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    Yes but originally we weren't talking about a potential difficult airway but a run of the mill MG patient.
     
  31. Newtwo

    Newtwo 2+ Year Member

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    I very much doubt I can prove any of this to you...

    But In my mind there is a difference between a medical ICU patient and a surgical ICU patient. (Maybe obvious)

    The classic medical patient is the one I'm thinking of who I've seen fall apart from roc. I don't know if it's the paralysis or the positive pressure ventilation that inevitably follows...

    A frail 70 to 80 yo ards neutropenic sepsis anuric patient. Failed bipap. I would prefer to avoid paralysis in that type of patient if I can

    There is a type of icu patient I would always paralyse to tube and another type I would try to avoid paralysis if I can...

    I don't have great evidence for it (I don't think there will ever be a decent trial on who to paralyse and who not to) so I can be shot down easily but it works well for me this last few years...
     
  32. pgg

    pgg Laugh at me, will they? Moderator 10+ Year Member

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    What do you mean fall apart from roc?

    How are you avoiding PPV in patients you intubate without relaxant? Are you really doing spontaneous vent inductions in these floor patients?
     
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  33. SaltyDog

    SaltyDog Keeping the Forces of Entropy at Bay 10+ Year Member

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    You're not really making any sense here. PPV makes people who are teetering on the edge crump. That is well known fact. If someone has failed BiPAP, then the next step is PPV. You can avoid paralysis, but not the PP. There's a good study that shows equal rates of hypotension in ICU patients who were intubated with and without any drugs. It's not the Roc.
     
  34. Twiggidy

    Twiggidy ASA Member 2+ Year Member

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    Correction...OP had a run of the mill MG patient, alcoholic, with possible full stomach. I'm not liking the coughing potential in the OP situation.
     
  35. Newtwo

    Newtwo 2+ Year Member

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    Why not PS?
     
  36. pgg

    pgg Laugh at me, will they? Moderator 10+ Year Member

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    What are you asking? Are you saying PS isn't PPV?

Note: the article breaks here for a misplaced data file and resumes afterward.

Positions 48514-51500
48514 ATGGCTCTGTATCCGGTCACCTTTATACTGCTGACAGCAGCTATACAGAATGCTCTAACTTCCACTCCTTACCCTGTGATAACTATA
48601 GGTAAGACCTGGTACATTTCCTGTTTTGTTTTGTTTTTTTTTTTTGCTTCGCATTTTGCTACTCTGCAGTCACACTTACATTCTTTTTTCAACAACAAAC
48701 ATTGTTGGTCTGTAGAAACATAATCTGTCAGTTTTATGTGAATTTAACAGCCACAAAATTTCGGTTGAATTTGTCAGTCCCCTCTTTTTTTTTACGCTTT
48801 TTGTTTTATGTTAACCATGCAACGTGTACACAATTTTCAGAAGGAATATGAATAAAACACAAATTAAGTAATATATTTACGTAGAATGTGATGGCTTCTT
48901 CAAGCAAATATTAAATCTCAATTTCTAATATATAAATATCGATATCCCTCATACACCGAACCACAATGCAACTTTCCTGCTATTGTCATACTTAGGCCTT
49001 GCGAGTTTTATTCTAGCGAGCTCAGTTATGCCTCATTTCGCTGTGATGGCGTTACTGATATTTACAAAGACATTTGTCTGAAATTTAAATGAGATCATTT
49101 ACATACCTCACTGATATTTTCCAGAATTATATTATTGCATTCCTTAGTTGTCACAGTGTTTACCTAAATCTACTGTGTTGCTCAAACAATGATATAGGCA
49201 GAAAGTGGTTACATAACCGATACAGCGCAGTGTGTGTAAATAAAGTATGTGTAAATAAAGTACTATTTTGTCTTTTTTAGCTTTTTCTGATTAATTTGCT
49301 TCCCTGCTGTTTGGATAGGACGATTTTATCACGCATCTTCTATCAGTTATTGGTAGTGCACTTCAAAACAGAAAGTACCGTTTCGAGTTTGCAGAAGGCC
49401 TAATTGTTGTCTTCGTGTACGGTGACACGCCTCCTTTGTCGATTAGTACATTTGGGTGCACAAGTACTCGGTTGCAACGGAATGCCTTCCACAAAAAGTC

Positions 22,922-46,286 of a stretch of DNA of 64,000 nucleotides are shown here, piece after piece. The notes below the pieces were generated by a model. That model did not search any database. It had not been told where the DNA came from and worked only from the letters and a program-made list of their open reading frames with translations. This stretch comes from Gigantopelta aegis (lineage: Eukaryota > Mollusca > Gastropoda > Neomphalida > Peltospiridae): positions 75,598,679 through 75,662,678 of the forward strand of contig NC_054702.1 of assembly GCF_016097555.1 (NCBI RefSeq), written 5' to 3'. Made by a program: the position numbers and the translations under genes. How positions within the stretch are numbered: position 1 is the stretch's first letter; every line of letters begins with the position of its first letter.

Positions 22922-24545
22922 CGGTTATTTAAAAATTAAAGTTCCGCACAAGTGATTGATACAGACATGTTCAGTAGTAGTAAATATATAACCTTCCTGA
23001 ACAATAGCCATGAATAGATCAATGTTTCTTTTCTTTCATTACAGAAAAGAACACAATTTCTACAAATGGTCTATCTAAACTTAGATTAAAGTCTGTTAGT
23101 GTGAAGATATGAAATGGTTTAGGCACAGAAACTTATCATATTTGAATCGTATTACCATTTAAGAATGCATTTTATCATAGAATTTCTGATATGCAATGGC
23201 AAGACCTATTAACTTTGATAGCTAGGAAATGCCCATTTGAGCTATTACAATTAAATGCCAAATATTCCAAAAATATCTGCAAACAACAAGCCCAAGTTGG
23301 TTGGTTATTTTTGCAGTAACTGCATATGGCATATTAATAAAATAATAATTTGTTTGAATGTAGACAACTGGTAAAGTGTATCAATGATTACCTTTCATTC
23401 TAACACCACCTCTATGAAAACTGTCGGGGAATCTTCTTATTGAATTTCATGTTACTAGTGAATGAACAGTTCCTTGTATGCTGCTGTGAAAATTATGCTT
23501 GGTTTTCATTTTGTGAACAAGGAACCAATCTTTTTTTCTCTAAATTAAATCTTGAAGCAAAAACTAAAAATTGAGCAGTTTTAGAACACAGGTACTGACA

37. Noyac

    Noyac ASA Member SDN Advisor 10+ Year Member

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    If you read my post, I said, “This case is different, I understand”.
    Frequently, we go off topic or off scenario to make a point that still has some value to the original post.
     
  38. Noyac

    Noyac ASA Member SDN Advisor 10+ Year Member

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    I find this to be subjective and not worthy of stating as fact.
     
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  39. Noyac

    Noyac ASA Member SDN Advisor 10+ Year Member

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    Well known by this guy:
    Michael A. Phelps, MD, Clinical Instructor, Department of Anesthesiology and Critical Care Medicine, Johns Hopkins University School of Medicine, Baltimore, MD
     
  40. SaltyDog

    SaltyDog Keeping the Forces of Entropy at Bay 10+ Year Member

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    And here I thought he was just a swimmer.
     
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  41. Noyac

    Noyac ASA Member SDN Advisor 10+ Year Member

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    Apparently he is a fast learner.
     
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  42. Arch Guillotti

    Arch Guillotti Senior Member Administrator Physician Lifetime Donor Classifieds Approved 10+ Year Member

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    What is your point?

    The original scenario involved a discussion of how to intubate a patient without using muscle relaxants, which can be easily accomplished if you know what you are doing. There is no mention of a potential difficult airway or potential difficult ventilation.

    Of course muscle relaxants provide the best intubating conditions. Nobody that I can tell is disputing this fact. A CA-1 learns this on the first day! Nothing in the study from the UK that you cited is news to anyone who is a decent anesthesiologist.